Starts 17 May 2018 16:30
Ends 17 May 2018 18:00
Central European Time
ICTP, Trieste, Italy
Leonardo Building - Budinich Lecture Hall
Strada Costiera 11 34151 Trieste Italy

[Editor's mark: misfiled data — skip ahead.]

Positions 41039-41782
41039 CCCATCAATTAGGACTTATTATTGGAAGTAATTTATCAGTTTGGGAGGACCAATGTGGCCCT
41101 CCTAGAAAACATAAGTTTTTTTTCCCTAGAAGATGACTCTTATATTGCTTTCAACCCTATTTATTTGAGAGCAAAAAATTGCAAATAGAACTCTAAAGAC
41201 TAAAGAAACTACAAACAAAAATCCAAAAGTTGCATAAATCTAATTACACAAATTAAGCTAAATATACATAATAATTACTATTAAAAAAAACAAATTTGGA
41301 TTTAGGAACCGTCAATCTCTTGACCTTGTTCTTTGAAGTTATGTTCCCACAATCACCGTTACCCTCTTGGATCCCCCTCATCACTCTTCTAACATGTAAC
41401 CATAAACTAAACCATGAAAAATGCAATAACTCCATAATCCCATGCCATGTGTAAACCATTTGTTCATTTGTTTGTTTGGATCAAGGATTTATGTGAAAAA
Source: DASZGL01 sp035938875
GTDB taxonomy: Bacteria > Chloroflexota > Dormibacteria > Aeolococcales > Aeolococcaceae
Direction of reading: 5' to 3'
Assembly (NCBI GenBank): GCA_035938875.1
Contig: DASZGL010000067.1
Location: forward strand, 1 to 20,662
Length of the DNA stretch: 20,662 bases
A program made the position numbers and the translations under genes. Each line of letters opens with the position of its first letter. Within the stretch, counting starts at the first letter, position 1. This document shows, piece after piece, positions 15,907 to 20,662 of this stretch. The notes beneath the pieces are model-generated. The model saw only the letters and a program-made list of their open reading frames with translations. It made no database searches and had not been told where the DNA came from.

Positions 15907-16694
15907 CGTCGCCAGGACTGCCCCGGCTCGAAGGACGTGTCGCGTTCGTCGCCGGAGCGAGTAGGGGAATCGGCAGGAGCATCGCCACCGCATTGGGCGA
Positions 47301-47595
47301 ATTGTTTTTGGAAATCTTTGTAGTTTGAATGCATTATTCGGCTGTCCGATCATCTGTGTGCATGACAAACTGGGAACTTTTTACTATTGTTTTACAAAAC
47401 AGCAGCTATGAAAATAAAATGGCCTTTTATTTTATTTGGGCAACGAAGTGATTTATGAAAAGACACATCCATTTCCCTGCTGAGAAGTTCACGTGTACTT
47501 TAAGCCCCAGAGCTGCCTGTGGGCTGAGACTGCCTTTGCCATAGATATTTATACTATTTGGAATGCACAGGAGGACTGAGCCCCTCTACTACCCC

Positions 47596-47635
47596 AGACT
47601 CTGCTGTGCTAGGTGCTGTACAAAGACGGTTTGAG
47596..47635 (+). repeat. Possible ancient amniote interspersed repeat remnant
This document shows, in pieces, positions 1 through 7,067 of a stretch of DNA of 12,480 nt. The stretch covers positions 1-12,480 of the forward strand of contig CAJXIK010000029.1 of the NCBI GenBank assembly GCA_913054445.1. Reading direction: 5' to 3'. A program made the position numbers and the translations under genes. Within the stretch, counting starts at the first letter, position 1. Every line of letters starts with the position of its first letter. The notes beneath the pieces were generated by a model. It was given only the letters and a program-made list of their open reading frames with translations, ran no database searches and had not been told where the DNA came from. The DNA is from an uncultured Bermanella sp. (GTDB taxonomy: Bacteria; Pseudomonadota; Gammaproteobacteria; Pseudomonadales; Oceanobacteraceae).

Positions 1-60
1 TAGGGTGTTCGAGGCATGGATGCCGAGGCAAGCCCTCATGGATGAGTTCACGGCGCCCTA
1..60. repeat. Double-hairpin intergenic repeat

Dr. Valérie Masson-Delmotte is a senior scientist from Laboratoire des Sciences du Climat et de l'Environnement, Institut Pierre Simon Laplace, Université Paris Saclay / CEA / CNRS, France. She is the Co-chair of IPCC Working Group I for the AR6 cycle. Her research interests are focused on quantifying and understanding past changes in climate and atmospheric water cycle, using analyses from ice cores in Greenland, Antarctica and Tibet, analyses from tree-rings as well as present-day monitoring, and climate modelling for the past and the future. She has worked on issues such as the North Atlantic Oscillation, drought, climate response to volcanic eruptions, polar amplification, climate feedbacks, abrupt climate change and ice sheet vulnerability accross different timescales. She is active in outreach for children and for the general public and has contributed to several books on climate change issues (e.g. Greenland, climate, ecology and society, CNRS editions, 2016; in French). Her research was recognized by several prizes (European Union Descartes Prize for the EPICA project, 2008; Women scientist Irène Joliot Curie Prize, 2013; Tinker-Muse Prize for science and policy in Antarctica, 2015; Highly Cited Researcher since 2014). Abstract: Ice cores provide a wealth of insights into past climatic and environmental changes. Obtaining information on past polar temperature changes is important to document climate variations beyond scarce instrumental records, and to test our quantitative understanding of past climate variations. Water stable isotope ratios in ice core records have commonly been used as qualitative proxies for past changes in polar temperature and moisture source characteristics, but extracting quantitative signals is a major challenge. Initially, spatial relationships between surface snow isotopic composition and surface temperature were used to establish a modern "isotopic thermometer". Simulations performed with climate models equipped with water stable isotopes were subsequently used to assess the validity of this "isotopic thermometer calibration" for different climate states (e.g. glacial, interglacial), assuming that the ice core signal is a precipitation weighted deposition record. I will first present recent findings based on new capability to monitor water vapour isotopic composition in the North Atlantic / Greenland and several Antarctic regions. These new datasets challenge the classical interpretation of ice core records as just precipitation-weighted signals. Moreover, they challenge the ability of atmospheric models equipped with water stable isotopes to fully resolve the initial marine boundary layer isotopic composition spatial patterns. These are key limitations to our quantitative understanding of ice core signals. I will then illustrate major results obtained from water stable isotope records in Greenland and Antarctic ice cores at three time scales : (i) the documentation of polar climate variability during the last thousand years, and the challenge to separate intrinsic, spontaneous climate variability from the response to natural forcings; (ii) the bipolar structure of abrupt changes during the last climatic cycle, and its implications for the interplay between reorganizations in ocean circulation, sea ice extent and polar climate ; (iii) polar temperature trends during the current and last interglacial period, and their relevance for the assessment of ice sheet vulnerability. Over these three time scales, I will stress why quantifying past changes is relevant for the evaluation of climate models and for the assessment of future risks. The Colloquium will be livestreamed at Light refreshments will be served after the talk.